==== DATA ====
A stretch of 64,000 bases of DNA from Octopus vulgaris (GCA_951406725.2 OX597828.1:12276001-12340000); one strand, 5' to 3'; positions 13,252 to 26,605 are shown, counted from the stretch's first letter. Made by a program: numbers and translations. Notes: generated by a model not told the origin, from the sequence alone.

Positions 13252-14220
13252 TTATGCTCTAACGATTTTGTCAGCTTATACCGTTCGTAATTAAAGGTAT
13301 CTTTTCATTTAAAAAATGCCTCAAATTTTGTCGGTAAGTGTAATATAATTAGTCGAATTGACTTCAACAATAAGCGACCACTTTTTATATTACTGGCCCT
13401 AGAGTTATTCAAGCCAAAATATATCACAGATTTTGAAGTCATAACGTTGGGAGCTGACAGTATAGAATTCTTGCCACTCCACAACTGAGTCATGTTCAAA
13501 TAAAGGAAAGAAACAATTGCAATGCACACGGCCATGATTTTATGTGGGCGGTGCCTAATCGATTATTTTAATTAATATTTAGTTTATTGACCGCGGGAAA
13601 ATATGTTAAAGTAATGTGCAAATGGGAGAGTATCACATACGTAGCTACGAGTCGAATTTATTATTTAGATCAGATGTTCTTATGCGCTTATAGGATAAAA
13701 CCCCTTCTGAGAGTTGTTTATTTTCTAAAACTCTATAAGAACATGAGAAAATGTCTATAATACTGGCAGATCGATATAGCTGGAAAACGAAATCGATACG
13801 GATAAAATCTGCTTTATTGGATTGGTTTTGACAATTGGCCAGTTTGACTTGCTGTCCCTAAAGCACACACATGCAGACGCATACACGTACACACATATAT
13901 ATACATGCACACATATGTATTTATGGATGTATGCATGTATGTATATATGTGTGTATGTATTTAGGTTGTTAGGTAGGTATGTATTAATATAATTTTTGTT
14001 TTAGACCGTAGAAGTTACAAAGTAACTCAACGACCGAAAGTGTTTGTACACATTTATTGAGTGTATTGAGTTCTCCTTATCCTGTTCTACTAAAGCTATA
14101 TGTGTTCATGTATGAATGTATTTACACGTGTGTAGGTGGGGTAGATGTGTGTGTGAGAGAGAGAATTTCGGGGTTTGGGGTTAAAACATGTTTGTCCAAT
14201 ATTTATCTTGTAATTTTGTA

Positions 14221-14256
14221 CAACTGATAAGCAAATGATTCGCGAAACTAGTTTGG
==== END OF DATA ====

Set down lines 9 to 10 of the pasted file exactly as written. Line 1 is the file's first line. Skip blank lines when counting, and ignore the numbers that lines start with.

13801 GATAAAATCTGCTTTATTGGATTGGTTTTGACAATTGGCCAGTTTGACTTGCTGTCCCTAAAGCACACACATGCAGACGCATACACGTACACACATATAT
13901 ATACATGCACACATATGTATTTATGGATGTATGCATGTATGTATATATGTGTGTATGTATTTAGGTTGTTAGGTAGGTATGTATTAATATAATTTTTGTT